Text and poster by the NMP Ethnology Division
Photo courtesy of Michael Dalogdog (2018). 
© 2022 National Museum of the Philippines

Siete Palabras

Siete Palabras Betis, Pampanga
Siete Palabras, 1990, Betis, Pampanga (CCP Collection)

Siete palabras — literally, "seven words" in Spanish — dramatizes Christ's final three hours of agony on the cross, when he speaks the Seven Last Words.

In Catholic churches, the focal point of this custom is typically a life-size wooden image of Christ (with movable head and arms) nailed to a cross erected in front of the main altar on a platform covered in alagaw leaves and flanked by crucified images of Dimas on Jesus's right and Gestas on his left. Occasionally, the images of the Mater Dolorosa (the Sorrowful Mother) and San Juan are made to stand or are parked on their karo (floats), respectively, on Christ's right and left.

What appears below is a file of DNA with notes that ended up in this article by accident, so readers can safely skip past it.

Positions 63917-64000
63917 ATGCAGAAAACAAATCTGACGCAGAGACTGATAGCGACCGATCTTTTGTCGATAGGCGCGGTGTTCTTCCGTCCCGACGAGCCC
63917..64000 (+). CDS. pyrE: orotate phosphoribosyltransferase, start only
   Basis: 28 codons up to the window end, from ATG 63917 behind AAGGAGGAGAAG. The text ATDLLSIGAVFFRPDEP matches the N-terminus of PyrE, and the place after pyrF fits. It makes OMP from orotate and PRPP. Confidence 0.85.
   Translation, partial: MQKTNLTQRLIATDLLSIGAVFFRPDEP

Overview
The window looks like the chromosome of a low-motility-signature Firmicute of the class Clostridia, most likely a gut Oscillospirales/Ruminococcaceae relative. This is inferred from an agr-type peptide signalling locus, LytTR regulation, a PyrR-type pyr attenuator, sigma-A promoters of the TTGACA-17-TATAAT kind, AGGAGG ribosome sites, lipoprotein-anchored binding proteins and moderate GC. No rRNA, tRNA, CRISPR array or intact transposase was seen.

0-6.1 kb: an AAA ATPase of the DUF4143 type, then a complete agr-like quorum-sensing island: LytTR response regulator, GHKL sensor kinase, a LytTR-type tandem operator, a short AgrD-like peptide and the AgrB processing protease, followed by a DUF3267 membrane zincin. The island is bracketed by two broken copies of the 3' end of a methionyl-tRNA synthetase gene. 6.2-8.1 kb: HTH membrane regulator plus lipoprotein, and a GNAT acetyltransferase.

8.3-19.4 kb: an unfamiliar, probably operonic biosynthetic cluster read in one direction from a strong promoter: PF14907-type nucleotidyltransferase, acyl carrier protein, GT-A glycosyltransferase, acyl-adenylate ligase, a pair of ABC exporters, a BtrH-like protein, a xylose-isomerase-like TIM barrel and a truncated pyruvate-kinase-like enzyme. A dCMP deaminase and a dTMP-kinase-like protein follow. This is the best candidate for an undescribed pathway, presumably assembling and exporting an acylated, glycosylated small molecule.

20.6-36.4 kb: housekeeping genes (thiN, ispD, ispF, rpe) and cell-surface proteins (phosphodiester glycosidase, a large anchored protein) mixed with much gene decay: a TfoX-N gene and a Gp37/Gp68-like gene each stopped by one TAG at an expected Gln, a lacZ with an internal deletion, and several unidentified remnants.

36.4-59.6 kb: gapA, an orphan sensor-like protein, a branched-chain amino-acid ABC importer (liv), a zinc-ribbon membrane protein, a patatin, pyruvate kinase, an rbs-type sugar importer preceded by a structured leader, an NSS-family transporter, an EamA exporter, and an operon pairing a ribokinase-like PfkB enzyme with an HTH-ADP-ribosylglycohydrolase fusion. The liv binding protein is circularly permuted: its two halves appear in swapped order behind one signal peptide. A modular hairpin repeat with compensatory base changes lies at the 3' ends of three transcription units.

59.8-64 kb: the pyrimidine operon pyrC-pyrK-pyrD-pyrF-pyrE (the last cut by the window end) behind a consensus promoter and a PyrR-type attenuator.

Between 12:00 noon and 3:00 pm, a priest/priests or layperson delivers homilies on each of Christ's statements, leading the community in prayer following each homily. As each of the Seven Words is spoken, the head of the Christ image moves (strings are pulled from behind the cross) and lightning strikes (liquid gas is blown into a candle; or sunlight is caught by a mirror flashing onto the image from outside the church's main door; or fireworks explode beside the cross). At 3 p.m., the Christ image drops its head "in death," amidst a fury of thunder and lightning and many tears. Following this electrifying moment, two guys dressed as Nicodemus and Joseph of Arimathea ascend two ladders leaning against the back of the cross and gradually remove the INRI, crown of thorns, and nails in order. Then, draped in a white shroud across Christ's breasts and armpits (the image's arms are movable), they gently lower the body to the helpers, who stretch it out and cover it with a white/red blanket. Following that, the body is placed on a catafalque flanked by four candles in front of the altar mayor (high altar) and/or central aisle. During the "wake," the faithful form a line to wipe and kiss Christ's hands and feet and to deposit monies in a collection box. Later that evening, the same image is placed in the glass coffin atop a karo for the Santo Entierro (Holy Burial) procession.